- Maintain accurate payroll records for employees that must be submitted to the contracting agency on a weekly basis (within seven days following the regular pay date for the particular workweek), which must include the following for covered employees: (i) name; (ii) classification; (iii) daily and weekly hours worked; and (iv) deductions made and actual wages paid (there are additional recordkeeping requirements for federal contractors who employ apprentices or trainees under approved DOL programs);
- Federal contractors and subcontractors are also required to preserve the payroll records for three years following the completion of the covered work, provide accessibility to the records upon request by the DOL or its representatives, and allow the DOL or its representatives to interview employees during work hours .
- Federal contractors and subcontractors can use the WHD’s Form WH-347 to satisfy the weekly reporting requirements.
- With respect to prime or general contractors, they must ensure that specific contract clauses and the applicable wage determinations are inserted into any lower-tier subcontracts (the contract clauses cover the following: (i) construction wage rate requirements; (ii) withholding of funds (iii) payrolls and basic records; (iv) apprentices and trainees; (v) compliance with requirements under the Copeland Act; (vi) requirements for subcontracts; (vii) contract termination – debarment; (viii) compliance with construction wage rate requirements and related regulations; (ix) disputes concerning labor standards; and (x) certification of eligibility); and
- Post a notice of the prevailing wages as to every classification of worker and an “Employee Rights under the DBA” poster in a prominent location that is easily accessible to the covered workers at the work site.
Practical Consideration in Compliance with DBA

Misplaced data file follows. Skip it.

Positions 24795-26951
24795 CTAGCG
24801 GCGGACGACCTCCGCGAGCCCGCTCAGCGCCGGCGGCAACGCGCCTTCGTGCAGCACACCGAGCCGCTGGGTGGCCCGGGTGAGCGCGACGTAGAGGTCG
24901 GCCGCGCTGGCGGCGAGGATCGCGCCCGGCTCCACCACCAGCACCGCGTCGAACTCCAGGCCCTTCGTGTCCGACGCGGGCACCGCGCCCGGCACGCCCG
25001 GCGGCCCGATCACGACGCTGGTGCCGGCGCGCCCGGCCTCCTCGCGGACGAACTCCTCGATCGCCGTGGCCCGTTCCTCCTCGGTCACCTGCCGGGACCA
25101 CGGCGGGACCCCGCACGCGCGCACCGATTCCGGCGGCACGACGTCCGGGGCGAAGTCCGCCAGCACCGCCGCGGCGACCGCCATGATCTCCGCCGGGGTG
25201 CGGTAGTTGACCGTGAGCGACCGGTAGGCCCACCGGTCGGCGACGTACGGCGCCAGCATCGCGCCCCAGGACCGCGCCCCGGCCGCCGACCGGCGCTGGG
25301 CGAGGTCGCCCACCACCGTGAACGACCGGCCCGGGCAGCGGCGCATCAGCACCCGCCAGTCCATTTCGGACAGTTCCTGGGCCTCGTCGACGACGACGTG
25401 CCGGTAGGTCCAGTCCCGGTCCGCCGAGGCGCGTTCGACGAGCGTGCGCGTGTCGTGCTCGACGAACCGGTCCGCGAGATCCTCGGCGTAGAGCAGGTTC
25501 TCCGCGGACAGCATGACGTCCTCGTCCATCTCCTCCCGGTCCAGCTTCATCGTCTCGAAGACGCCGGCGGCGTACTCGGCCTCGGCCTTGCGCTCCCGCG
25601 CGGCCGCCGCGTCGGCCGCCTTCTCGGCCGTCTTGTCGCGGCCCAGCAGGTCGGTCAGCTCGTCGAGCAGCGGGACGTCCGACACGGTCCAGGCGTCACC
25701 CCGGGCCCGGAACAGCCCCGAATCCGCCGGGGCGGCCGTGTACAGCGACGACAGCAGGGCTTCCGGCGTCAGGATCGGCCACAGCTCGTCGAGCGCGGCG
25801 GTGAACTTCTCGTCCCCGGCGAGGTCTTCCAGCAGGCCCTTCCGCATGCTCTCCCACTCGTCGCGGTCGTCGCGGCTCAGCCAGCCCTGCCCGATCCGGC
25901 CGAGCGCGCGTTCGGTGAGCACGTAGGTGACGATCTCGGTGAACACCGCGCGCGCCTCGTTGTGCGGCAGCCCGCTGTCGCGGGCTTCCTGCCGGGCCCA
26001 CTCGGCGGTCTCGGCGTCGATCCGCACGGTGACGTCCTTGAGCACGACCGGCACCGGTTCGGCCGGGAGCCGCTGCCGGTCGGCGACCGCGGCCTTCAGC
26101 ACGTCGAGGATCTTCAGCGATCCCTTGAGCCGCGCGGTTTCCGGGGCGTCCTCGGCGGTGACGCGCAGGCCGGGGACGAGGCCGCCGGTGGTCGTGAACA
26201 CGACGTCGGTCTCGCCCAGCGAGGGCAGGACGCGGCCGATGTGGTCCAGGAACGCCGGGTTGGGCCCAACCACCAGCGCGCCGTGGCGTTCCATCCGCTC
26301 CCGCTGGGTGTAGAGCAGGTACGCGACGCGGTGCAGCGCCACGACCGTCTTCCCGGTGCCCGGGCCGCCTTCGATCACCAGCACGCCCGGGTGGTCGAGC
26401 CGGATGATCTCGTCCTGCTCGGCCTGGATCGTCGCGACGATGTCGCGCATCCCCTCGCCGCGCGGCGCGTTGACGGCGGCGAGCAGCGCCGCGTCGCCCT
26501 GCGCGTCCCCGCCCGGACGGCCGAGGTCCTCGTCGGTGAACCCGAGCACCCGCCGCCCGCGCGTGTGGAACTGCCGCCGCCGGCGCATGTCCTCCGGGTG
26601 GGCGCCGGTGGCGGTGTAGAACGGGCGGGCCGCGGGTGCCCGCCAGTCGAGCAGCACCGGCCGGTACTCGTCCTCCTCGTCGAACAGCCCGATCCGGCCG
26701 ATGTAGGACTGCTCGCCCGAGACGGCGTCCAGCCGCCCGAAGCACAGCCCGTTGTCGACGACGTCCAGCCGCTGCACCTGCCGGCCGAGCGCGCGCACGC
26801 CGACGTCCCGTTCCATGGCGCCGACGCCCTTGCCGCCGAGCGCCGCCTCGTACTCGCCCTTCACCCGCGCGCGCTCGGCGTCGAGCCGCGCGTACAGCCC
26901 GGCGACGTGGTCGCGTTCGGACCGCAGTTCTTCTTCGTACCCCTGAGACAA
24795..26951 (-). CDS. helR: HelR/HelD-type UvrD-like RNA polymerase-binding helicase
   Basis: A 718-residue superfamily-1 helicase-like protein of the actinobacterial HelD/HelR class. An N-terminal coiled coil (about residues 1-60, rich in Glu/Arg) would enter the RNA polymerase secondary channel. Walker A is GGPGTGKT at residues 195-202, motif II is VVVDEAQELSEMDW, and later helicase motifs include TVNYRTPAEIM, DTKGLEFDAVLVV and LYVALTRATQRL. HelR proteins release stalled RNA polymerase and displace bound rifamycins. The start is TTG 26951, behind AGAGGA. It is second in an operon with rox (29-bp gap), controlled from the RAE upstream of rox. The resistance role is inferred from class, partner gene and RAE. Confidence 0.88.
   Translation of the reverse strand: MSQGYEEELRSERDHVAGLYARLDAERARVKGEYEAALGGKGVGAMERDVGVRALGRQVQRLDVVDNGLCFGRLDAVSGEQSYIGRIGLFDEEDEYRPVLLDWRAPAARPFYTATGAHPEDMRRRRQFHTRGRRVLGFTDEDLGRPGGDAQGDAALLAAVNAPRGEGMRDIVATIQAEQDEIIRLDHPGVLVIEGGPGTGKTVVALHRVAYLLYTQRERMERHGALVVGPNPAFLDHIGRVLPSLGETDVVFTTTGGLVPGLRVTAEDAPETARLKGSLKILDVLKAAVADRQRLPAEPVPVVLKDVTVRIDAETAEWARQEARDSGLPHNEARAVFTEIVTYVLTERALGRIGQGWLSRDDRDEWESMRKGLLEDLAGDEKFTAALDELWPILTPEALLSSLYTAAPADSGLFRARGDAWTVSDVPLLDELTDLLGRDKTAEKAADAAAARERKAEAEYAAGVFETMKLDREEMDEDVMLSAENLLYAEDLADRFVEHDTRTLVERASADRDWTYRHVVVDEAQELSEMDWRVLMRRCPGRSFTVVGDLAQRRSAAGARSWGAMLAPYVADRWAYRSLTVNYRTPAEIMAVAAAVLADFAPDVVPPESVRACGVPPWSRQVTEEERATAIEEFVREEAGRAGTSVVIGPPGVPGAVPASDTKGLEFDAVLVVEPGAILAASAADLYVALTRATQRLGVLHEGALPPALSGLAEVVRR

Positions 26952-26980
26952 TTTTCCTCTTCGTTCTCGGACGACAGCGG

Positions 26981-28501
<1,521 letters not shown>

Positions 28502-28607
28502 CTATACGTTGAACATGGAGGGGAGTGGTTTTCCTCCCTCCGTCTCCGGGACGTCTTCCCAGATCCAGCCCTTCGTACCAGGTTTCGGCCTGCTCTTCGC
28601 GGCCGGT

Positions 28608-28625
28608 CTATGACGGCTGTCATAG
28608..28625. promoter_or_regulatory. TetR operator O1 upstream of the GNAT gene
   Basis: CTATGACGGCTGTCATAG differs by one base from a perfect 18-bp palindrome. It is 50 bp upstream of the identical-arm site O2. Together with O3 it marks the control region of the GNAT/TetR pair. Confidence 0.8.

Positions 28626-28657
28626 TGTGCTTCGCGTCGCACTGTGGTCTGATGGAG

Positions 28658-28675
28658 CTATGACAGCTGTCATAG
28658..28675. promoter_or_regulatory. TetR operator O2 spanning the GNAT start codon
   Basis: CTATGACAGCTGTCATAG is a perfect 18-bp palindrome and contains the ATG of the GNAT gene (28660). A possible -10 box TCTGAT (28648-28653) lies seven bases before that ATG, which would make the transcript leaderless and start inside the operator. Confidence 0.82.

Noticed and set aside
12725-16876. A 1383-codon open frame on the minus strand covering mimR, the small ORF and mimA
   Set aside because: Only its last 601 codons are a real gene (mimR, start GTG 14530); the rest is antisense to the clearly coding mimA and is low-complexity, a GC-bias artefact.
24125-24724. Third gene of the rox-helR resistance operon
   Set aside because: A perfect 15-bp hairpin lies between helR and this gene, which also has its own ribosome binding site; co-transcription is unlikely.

Federal contractors and subcontractors should ensure that covered workers are properly classified for the work such individuals perform and paid in accordance with the prevailing wage rate for their classification. Employers will often face recordkeeping challenges when they have nonexempt employees who perform covered (manual) work and non-covered (administrative) work in the same workweek. In such instances, the employer must determine whether the employee is salaried or paid hourly. If the employee is salaried, the employer must determine whether the employee’s salary is greater than or equal to the prevailing wage rate for the employee’s classification. If not, the employer contractor is required to increase the employee’s pay for the week the covered work is performed. Likewise, if the employee is paid hourly, then the employer must ensure the employee’s hourly rate is greater than or equal to the prevailing wage rate for the employee’s classification. Federal contractors and subcontractors could face various consequences due to their failure to comply with the DBA, ranging from termination of the federal contract and debarment to a contracting agency withholding money due to the contractor to cover back wages due to employees as well as criminal prosecution. Accordingly, federal contractors and subcontractors should consult with legal counsel to ensure they comply with the various DBA requirements for any covered contracts.